campus news

SUNY funding to boost mental health services at UB

A person speaking with a counselor.

UB will use most of its new state funding to hire seven counselors who will be embedded within the academic units. Photo: Onion Studio


Published April 10, 2024

“Prioritizing embedded counselors and other mental health-related services underscores our continued commitment to the well-being of our students, ensuring they have the resources and support they need to thrive both academically and personally here at UB. ”
Brian Hamluk, vice president for student life

UB is expanding mental health support for students, which includes the hiring of several new “embedded” counselors and broadening virtual or teletherapy services.  

Gov. Kathy Hochul recently announced new state funding for mental health support across SUNY campuses, including $1 million at UB.

“College can be a stressful and overwhelming time and this funding will expand mental health services on college campuses so students can focus on just being students,” the governor said in a statement.

UB will use the bulk of its funding, which is recurring, to hire seven counselors. Each will be embedded within one of seven academic units: the schools of Management, Social Work, Nursing, Public Health and Health Professions, and Architecture and Planning; the Graduate School of Education; and the College of Arts and Sciences.

“Student health and wellness is a significant priority at the University at Buffalo,” says Brian Hamluk, vice president for student life. “Prioritizing embedded counselors and other mental health-related services underscores our continued commitment to the well-being of our students, ensuring they have the resources and support they need to thrive both academically and personally here at UB.”

The seven new hires will start over the summer, bringing the total number of counselors on campus to 31, says Sharon Mitchell, senior director of student wellness and director of counseling services.

“The biggest thing is the accessibility,” Mitchell says of embedded counselors. “It’s just more convenient if you don’t have to add travel time to get to and from your appointment.

“Also, it reduces stigma because it normalizes seeking help,” Mitchell says. “There’s an academic adviser in the building. There’s a success coach in the building. Now, there’s a mental health counselor in the building. These are all resources that could be of help to students.”

The Embedded Counselor Program, which recently won an award at the national conference of student affairs administrators, started at UB in 2017 with an embedded counselor in athletics. Since then, the program has added an embedded counselor in the Jacobs School of Medicine and Biomedical Sciences; the School of Law, Dental Medicine, Engineering and Applied Sciences, and most recently, Pharmacy and Pharmaceutical Sciences.

Now, with these new hirings, a counselor will be embedded within each academic unit.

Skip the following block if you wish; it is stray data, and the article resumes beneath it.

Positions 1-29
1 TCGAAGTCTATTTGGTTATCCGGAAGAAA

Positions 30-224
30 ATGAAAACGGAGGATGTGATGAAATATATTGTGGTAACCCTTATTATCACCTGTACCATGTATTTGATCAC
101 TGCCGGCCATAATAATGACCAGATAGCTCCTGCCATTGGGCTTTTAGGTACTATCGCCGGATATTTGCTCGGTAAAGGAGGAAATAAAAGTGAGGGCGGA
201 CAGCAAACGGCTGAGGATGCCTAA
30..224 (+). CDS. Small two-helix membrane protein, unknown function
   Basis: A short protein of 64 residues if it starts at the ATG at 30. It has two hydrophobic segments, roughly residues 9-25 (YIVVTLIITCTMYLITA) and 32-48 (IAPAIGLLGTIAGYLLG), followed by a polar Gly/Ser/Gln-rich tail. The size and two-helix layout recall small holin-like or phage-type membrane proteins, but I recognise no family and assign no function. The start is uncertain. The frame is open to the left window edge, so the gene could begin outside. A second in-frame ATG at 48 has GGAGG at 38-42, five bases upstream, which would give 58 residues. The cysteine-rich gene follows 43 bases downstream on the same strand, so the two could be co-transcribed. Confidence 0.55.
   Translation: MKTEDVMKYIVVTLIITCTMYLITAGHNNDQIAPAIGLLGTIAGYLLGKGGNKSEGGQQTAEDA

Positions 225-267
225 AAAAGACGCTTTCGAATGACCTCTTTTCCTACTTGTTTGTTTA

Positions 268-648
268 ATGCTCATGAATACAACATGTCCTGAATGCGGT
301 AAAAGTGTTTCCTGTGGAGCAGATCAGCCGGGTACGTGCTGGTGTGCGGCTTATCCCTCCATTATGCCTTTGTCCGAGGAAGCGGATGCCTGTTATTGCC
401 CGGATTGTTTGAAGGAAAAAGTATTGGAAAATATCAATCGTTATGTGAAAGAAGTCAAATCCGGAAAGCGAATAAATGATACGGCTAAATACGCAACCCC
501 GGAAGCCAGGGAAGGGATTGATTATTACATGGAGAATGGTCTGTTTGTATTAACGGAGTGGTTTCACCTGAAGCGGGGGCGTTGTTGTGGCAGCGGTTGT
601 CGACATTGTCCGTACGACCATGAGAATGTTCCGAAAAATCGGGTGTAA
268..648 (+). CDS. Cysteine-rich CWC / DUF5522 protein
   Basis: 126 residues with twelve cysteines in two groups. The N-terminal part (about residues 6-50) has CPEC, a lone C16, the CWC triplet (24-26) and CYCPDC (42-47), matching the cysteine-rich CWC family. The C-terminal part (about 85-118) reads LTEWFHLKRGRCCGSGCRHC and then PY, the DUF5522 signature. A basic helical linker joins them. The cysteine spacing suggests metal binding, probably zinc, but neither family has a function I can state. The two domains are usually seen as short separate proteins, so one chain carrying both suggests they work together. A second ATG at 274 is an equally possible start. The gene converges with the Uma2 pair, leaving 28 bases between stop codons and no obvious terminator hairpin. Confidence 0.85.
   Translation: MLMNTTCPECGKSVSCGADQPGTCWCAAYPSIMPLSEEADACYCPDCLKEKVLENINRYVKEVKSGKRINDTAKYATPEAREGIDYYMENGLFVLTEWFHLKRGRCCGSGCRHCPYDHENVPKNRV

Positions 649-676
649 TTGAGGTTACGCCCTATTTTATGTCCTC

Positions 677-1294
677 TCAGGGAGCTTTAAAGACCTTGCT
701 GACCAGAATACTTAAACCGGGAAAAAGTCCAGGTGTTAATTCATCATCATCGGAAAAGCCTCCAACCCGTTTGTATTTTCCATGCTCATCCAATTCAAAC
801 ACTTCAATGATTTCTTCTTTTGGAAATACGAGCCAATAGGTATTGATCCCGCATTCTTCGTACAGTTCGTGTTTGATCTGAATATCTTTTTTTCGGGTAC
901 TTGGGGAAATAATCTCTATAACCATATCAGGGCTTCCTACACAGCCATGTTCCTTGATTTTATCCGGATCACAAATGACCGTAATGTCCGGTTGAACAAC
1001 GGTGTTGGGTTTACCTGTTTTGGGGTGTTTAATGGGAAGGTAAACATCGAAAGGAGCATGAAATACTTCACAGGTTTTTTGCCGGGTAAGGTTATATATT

“They primarily provide individual counseling,” Mitchell says. “However, we also do outreach.

“For example,” she says, “if the medical school has exams, maybe we offer an educational workshop on managing stress. What’s nice is that we can tailor the programming specifically for students of a particular academic community.”

During the five-year period prior to the pandemic, Counseling Services saw a 43% increase in the number of students seeking mental health services and a 29% increase in the number of attended counseling sessions.

Since the COVID-19 pandemic, students have requested more support on campus for their mental health.

To make an appointment with Counseling Services, students can call 716-645-2720.

In addition to the seven new counselors, the new funding will pay for:

  • Expanded teletherapy services. Counseling Services will contract with a professionally licensed vendor to provide services online or over the phone. This makes counseling more accessible and convenient for students who need services outside regular business hours.

“Even though we will have more counselors we are only open until 7 p.m. two nights a week,” Mitchell says. “The teletherapy services will allow us to provide services for students whose schedules just can’t fit into that or who might do a round of treatment with us but need additional care.”

  • A financial well-being program coordinator. UB students have reported that finances are among their biggest stressors and a primary factor in their academic success and retention. A financial wellness coordinator can help them with financial literacy and developing a financial plan, while guiding them toward available resources.
  • A sexual and reproductive health nurse educator. Students have requested more support regarding their reproductive health, contraception and sexually transmitted infections. This position would provide students with both clinical and educational services.
  • Four graduate assistants. The four new positions will increase capacity for both clinical and educational programming.
  • Trauma, illness and grief training. This training, open to staff and faculty, would help grow the emotional support of the campus beyond what mental health counselors can provide during the aftermath of a traumatic experience.